“Our wedding day is almost here, my beautiful Hippolyta. We’ll be getting married in four days, on the day of the new moon. But it seems to me that the days are passing too slowly—the old moon is taking too long to fade away! That old, slow moon is keeping me from getting what I want, just like an old widow makes her stepson wait to get his inheritance.” (Theseus addressing Hippolyta modern text excerpt from; “A midsummer night’s dream,” by William Shakespeare)

On Aug. 4 and 6, the Pittsburgh Steelers held two very public exhibitions, rehearsals, practices or however one chooses to define the events that allowed the public-at-large to again get a small glimpse behind the “steel veil” of secrecy. Steeler nation sometimes appears as if they are an anxious groom, preparing to marry into tradition, impatiently waiting and wanting the inheritance of six NFL championships to morph into their seventh Vince Lombardi Trophy. They want their inheritance and they want it now. As far as they are concerned their dowry is incomplete without a present championship ring. As I sat in the dorm room at St. Vincent College after the night practice at Latrobe High School, Aug. 4, observing a full moon, something hit me harder than Steelers linebacker James Harrison ever could.

There is far more to a stint at the Steelers training camp than bodies and sweat flying in opposite directions. Several years ago, I was interviewed for the pregame show of a nationally-televised Thursday night game between the Steelers and Ravens. During the exchange, I told the interviewer: “The Pittsburgh Steelers are not just a football team. The Pittsburgh Steelers are a culture.”

The spirits of Art Rooney Sr., Dan Rooney, Chuck Noll and Bill Nunn Jr. continue to freely roam the grounds of St. Vincent College in Latrobe as well as inhabiting the tunnels and bowels of Heinz Field. These hallowed grounds are more than present reservoirs of flesh. Many spirits remain on call as hopeful athletes petition a higher power for assistance, whether that power be within or without.

In the wee hours of the next morning I flashed back to the experience, meeting Steelers fans Jeff Gilmore and Jodi McGrew. They had driven four hours from Ohio just to see the Steelers practice. Not play, just practice! During their journey to Latrobe they were fully aware that due to the forecasted weather outlook, there was a distinct possibility that practice would be canceled. Whether they are legally married or not, it almost appeared as if they were on a second honeymoon when I was able to snap a photo with them and ex-Steelers nose tackle Edmund Nelson and his son, Quentin. After I texted the above photo to Gilmore he turned to me with a very serious look on his face and said, “We are from Ohio, but that doesn’t matter because we love the Steelers. No matter where you come from the Steelers nation rules.” McGrew nodded in agreement.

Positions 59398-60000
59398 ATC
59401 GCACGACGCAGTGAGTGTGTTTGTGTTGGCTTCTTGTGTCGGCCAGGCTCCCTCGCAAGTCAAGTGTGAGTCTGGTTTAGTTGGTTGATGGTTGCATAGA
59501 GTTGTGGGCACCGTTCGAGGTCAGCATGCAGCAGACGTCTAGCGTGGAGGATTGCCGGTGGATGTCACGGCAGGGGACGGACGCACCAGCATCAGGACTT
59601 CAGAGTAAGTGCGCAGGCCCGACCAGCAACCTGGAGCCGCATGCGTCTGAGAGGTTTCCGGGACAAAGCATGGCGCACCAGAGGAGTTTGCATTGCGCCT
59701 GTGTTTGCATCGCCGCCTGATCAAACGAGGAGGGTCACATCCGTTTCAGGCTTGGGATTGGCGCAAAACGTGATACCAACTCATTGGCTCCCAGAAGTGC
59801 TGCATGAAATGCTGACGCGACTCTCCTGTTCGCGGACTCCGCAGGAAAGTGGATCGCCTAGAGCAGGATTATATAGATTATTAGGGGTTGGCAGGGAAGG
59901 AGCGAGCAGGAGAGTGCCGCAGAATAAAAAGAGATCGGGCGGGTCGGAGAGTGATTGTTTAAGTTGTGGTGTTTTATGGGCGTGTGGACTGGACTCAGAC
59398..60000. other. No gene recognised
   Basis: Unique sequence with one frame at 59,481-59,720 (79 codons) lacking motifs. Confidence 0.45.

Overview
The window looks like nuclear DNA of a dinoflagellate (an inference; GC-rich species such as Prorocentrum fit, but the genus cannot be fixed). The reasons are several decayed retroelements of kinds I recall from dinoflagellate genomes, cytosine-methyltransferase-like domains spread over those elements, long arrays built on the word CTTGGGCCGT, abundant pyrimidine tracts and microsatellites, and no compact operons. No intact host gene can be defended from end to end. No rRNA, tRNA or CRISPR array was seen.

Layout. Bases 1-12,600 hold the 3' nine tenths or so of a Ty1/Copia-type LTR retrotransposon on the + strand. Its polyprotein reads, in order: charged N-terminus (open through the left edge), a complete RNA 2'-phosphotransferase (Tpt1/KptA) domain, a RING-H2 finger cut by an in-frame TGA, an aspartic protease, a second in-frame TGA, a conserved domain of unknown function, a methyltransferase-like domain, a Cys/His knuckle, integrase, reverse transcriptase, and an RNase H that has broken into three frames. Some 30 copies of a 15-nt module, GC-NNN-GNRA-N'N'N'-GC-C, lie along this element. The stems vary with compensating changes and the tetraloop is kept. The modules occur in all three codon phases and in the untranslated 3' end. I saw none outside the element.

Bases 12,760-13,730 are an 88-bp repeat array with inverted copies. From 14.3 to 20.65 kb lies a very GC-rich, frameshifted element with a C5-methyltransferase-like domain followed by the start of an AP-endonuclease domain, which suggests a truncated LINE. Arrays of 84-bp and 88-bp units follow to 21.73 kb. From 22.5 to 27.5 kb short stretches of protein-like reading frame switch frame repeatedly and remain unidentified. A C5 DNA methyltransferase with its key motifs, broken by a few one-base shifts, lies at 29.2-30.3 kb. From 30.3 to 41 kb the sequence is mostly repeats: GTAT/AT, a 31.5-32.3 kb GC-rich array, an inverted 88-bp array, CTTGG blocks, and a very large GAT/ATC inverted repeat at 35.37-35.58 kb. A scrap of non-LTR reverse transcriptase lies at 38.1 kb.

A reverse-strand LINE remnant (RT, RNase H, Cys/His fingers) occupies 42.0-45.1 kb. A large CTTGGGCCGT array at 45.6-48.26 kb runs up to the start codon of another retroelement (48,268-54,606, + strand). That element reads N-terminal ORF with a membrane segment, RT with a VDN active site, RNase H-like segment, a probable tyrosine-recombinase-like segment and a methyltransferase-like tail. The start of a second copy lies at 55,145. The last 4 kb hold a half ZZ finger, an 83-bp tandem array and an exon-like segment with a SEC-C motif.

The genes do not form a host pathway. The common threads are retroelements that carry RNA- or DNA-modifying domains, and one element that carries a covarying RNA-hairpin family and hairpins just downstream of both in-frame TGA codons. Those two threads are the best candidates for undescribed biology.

See folks, there is a personal connection by the Steelers fans to their team that cannot be easily explained. When thousands of fans entered Heinz Field for the Steelers Family Fest this past Sunday (Aug. 6), many of them also did not care whether the Steelers were playing another team. As far as they were concerned, practice makes perfect and they felt good just being part of the process…So goes the culture of the Pittsburgh Steelers social phenomenon. Lynne Hayes-Freeland of KDKA-TV pointed out that, “There was a lot to do on this warm summer evening. And the stars of the night, the Pittsburgh Steelers, came onto the field like rock stars.”

When camp concludes, there are many players that are going to be left stranded at the “altar” of possibility, being forced to face the “Turk” as the late Chuck Noll used to call the messenger that informed a player that his tenure with the team was over.

To the hopeful fans and players, the days are passing too slowly—the old moon is taking too long to fade away! That old, slow moon is keeping the young players from getting what they truly desire. They don’t want to be like a jilted bride abandoned at the altar, although in their dreams and their reality they know that they may be here today, but tomorrow is never promised because no sacred vows will be ever be exchanged between team and player. However, as the late comedian Dan Rowan might say, “You can bet your sweet bippy” that Steelers nation will always be there to welcome the next suitors that come calling, looking to start an NFL career and suit up wearing the armor and the colors of the Black and Gold.

 

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